10.1.15 If the effluent under the 50-mm (2-in.) head is clear
or is very slightly dark at the end of 10 min and the flow rate
is 0.40 to 0.80 mL/s, raise the head to 180 mm (7 in.). Under
the 180-mm head, if the effluent is distinctly dark and the rate
of flow has increased rapidly to 1.4 to 2.7 mL/s, stop the test
and examine the hole diameter. If the hole diameter is equal to
or greater than 1.5 to 2 needle diameters, classify the soil as
slightly to moderately dispersive, ND3.
10.1.16 If the flow under the 180-mm head continues to
flow completely clear or has particles that are barely visible
after 5 min and the flow rate is 0.8 to 1.4 mL/s, raise the head
to 380-mm (15-in.) After 5 min under the 380-mm head, if the
flow has increased darkness or the flow rate has increased to
1.8 to 3.2 mL/s, stop the test and classify the soil as slightly
dispersive, ND3.
10.1.17 If, after 5 min, the flow under the 380-mm (15-in.)
head is completely clear and the flow rate is 1.0 to 1.8 mL/s,
raise the head to 1020-mm (40-in.). If the flow under 1020-mm
head after 5 min has a very slight (trace) darkness from the top
of the cylinder or the flow rate exceeds 3.0 mL/s, classify the
soil as nondispersive, ND2. Otherwise classify the soil as
nondispersive, ND1. The flow rate for ND1 soils under
1020-mm head will generally be less than 3.0 mL/s and the size
of the hole at the end of the test should not be measurably
larger than the needle punch.

11. Method B Procedure


11.1 The test procedures for Method B are the same as for
Method A, 10.1 and 10.2, except for the following modifications in the criteria for classifying the dispersive characteristics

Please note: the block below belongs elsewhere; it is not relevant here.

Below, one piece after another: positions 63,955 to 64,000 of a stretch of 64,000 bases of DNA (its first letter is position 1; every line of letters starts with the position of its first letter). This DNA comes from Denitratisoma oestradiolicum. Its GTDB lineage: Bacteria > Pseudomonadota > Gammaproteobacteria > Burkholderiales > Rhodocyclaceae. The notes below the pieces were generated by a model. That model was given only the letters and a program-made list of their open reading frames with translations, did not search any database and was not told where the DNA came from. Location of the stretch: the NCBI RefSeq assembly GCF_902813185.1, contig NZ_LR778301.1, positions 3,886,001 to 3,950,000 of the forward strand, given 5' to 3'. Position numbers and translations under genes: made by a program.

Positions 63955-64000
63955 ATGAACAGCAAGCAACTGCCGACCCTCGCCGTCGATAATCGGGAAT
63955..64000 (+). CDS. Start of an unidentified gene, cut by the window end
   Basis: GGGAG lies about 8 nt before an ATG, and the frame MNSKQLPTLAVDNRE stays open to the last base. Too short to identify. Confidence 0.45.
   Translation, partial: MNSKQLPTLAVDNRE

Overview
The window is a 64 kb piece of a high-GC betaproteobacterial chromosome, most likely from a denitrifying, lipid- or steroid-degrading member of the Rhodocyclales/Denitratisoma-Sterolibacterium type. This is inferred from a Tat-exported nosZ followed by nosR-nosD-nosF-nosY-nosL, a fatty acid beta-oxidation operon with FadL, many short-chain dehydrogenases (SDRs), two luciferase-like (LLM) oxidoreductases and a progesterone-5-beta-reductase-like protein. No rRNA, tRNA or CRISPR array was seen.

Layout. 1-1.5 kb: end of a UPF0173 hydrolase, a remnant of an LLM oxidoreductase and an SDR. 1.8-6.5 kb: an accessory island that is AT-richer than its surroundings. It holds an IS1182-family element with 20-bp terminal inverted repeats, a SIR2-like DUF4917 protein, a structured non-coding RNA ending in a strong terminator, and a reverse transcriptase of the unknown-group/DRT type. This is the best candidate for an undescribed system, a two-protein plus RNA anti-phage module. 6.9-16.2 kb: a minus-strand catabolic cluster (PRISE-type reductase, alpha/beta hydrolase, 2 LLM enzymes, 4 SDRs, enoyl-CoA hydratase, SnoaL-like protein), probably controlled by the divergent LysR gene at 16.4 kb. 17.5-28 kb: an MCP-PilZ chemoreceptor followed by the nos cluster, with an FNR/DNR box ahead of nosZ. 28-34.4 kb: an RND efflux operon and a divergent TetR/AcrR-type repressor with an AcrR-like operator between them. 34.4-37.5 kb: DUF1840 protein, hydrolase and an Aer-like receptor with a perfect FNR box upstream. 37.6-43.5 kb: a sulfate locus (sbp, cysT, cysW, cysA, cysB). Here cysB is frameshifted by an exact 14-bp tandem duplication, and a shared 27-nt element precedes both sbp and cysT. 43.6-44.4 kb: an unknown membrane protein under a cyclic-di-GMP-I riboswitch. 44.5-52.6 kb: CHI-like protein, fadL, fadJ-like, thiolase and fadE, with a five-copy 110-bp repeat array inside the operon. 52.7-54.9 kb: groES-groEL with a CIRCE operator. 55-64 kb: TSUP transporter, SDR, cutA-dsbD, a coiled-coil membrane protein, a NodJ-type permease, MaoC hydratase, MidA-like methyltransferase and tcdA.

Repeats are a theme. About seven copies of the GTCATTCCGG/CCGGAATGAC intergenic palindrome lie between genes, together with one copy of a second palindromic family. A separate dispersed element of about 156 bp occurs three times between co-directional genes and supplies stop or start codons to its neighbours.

of the specimen:
11.1.1 Soils that produce a moderately dark or darker
effluent and a hole size larger than 1.5 needle punch diameters
under the 50-mm (2-in.) head are classified as dispersive, D.
11.1.2 Soils that produce a slightly dark effluent and a hole
size equal to or greater than 1.5 needle diameters under a
180-mm (7-in.) or 380-mm (15-in.) head are classified as
slightly dispersive, SD.
11.1.3 Soils that produce no cloudiness or an effluent with
particles barely visible and less than 1.5 needle diameter hole
size increase under a 380-mm (15-in.) head are classified as
nondispersive, ND.
NOTE 15Precautions relative to effluent discharge conditions presented in 8.1.1 to 8.1.3 apply to both methods.

12. Method C Procedure


12.1 The test procedure for Method C is the same as for
Method A, 10.1 and 10.2 except for the following modifications in the criteria for classifying the dispersive characteristics
of the specimen:
12.1.1 Soils that produce a moderately dark effluent and a
flow rate of 2.0 to 2.8 mL/s under 180-mm (7-in.) head for 5
min are classified as ND4.
12.1.2 Soils that produce a slightly dark to clear effluent and
a flow rate of 2.4 to 3.2 mL/s under the 380-mm (15-in.) head
for 5 min are classified as ND3.
12.1.3 Soils that produce a slightly dark to clear effluent and
a flow rate of 1.6 to 2.4 mL/s under the 380-mm (15-in.) head
for 5 min are classified as ND2.
12.1.4 Soils that produce a completely clear effluent and a
flow rate of 1.8 to 1.6 mL/s under the 380-mm (15-in.) head for
5 min are classified as ND1.

NOTE 13Testing under the 1020-mm (40-in.) head is optional and


probably will not be required for most projects.

D 4647 93 (2006)

NOTE 1Specimen on right shows typical enlargement of hole in dispersive clay after 5-min flow at 50-mm head. Specimen on left shows no
discernible erosion in a nondispersive clay tested under a 1020-mm head.
FIG. 4 Appearance of Typical Clay Pinhole Specimens After Completion of Test